Reflections on finding truth

Todd Vanderwerff

Todd Vanderwerff

Somewhere on the windswept plains of the Pine Ridge Indian Reservation, history washes over us and the world crawls back a few centuries to start over.

As I stand in the ramshackle cemetary of Wounded Knee, I imagine children loping across the plains heading home to watchful mothers.

I imagine a time before me.

I don’t want to give the wrong impression here. I don’t have a tremendous amount of white male German guilt. If I thought about it long enough, I suppose I could eventually accuse my ancestors for everything that’s ever gone wrong, but that’s not how I live.

I haven’t personally deprived the Native Americans of land. Nor has anyone I knew.

But I have practiced a far more insidious form of murder.

I lived five miles from the Yankton Sioux Indian Reservation and the stereotypes and prejudices that flew around my small town were rather rampant and had the tendency to re-program young minds.

Although I have come to realize that all stereotypes have one toe dipped in the truth, but everything else doused in uncertainty, I occasionally find myself slipping into old prejudices.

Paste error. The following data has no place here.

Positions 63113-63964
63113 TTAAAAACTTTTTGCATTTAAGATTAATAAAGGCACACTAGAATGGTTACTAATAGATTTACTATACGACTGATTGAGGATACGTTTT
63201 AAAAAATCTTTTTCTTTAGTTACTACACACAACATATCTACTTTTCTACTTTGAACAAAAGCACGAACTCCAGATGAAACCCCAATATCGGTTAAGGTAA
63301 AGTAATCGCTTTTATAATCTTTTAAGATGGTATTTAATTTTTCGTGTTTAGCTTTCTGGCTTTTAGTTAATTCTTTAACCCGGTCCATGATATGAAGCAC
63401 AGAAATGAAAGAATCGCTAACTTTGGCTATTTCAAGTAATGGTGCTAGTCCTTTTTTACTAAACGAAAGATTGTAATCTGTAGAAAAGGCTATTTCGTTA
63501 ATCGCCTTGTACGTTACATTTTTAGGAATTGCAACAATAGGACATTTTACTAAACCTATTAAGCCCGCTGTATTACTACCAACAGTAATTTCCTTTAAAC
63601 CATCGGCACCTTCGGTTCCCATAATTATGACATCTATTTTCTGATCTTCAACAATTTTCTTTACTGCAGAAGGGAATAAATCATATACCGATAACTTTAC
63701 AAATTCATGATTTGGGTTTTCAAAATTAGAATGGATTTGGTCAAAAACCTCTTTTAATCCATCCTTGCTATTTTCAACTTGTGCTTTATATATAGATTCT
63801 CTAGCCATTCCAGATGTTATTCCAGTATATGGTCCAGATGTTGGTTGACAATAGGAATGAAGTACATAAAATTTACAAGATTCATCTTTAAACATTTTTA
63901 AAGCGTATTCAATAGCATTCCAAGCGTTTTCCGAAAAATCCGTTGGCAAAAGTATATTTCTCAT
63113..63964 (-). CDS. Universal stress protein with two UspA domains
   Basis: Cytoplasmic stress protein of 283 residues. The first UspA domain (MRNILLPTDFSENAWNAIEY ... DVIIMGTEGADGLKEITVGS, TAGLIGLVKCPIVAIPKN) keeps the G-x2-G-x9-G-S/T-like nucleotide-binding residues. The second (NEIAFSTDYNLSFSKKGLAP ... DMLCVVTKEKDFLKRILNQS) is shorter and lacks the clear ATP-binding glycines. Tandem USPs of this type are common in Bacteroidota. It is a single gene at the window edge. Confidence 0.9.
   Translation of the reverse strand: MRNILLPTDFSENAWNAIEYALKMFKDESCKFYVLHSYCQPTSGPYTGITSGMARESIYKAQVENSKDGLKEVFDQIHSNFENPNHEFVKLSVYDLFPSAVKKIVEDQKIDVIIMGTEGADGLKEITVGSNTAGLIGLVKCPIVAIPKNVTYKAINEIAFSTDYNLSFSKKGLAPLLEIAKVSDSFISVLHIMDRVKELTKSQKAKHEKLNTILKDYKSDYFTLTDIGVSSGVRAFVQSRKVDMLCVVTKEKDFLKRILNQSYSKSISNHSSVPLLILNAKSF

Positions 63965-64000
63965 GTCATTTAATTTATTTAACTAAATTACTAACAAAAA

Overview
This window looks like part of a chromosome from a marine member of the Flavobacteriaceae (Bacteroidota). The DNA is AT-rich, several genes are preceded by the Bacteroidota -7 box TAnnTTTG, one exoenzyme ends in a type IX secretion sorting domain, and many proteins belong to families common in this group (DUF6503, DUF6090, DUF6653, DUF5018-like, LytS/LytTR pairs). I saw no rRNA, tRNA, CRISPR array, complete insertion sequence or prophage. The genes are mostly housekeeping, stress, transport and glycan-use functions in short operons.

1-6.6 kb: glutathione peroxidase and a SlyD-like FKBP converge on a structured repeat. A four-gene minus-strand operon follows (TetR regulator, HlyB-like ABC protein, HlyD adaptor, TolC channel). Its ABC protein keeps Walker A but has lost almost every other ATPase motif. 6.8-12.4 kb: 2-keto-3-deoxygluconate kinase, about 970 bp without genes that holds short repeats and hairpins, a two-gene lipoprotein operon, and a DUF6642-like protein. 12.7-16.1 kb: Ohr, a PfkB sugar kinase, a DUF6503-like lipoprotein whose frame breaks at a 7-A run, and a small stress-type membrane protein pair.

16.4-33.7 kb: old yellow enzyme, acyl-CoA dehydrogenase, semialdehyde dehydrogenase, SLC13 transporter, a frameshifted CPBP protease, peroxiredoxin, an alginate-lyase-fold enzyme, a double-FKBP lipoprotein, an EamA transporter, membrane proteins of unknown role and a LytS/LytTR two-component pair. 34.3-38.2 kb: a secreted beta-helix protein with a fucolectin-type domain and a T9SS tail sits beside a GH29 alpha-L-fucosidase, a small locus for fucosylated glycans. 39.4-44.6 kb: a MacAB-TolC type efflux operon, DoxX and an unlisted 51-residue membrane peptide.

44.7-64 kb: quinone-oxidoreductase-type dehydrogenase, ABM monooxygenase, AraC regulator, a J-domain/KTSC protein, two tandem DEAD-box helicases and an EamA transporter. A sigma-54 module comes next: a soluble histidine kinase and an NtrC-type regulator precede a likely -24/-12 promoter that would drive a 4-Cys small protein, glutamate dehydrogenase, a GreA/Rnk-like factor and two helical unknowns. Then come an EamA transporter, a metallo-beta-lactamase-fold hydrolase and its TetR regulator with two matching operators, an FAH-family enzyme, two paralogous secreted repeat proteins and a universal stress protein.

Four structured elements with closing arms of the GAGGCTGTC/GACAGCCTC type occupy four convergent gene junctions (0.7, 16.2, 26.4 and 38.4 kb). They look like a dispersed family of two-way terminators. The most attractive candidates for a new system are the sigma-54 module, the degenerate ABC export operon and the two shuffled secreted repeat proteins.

As we drive into a melancholy afternoon, I reflect on the fact that I expected a lot more squalor out of Pine Ridge.

After all, I have seen the reports that say that Shannon County (where the reservation is located) is the second-poorest county in the nation.

I expected utter desolation.

I got something between that and normal small town America.

My prejudices have stood in the way of truths. Coming here as a reporter, I have been able to see with fresh eyes a world caught between a proud past and an uncertain future.

There are people here who grasp life so firmly that they seem to shimmer with hope and promise.

I think of the almost toothless woman who shook with laughter when remembering children she filled full of Lakota culture and language and the woman who fought against a racism she perceived all around her to educate the children who filtered through her classrooms every day.

I think about how she wore giant purple rimmed glasses that she frequently took off, just as it seemed she might cry from a life of hardships.

I don’t know how I succumbed so easily to the stereotypes and prejudices of my area. I was raised by parents who tried to instill in me a sense of judging people as individuals and not as groups. Several of my teachers educated us about Native Americans.

Indeed, it’s not as if I looked at Native Americans and thought terrible things.

But those thoughts always lurked behind other thoughts, hiding from my best intentions.

Now, I see that the truth is far more complicated, as it almost always is.

As I stand looking at the graves festooned with trinkets and memories, I am confronted by a man who tells me a long, rambling narrative about Wounded Knee, unmarked graves and a gold mine that only his dead cousin knew the way to.

The man is confused, but he is also urgent. And always, buried somewhere in urgency, is truth.

I stop and listen.

It’s a good place to start.

Write Todd VanDerWerff at [email protected]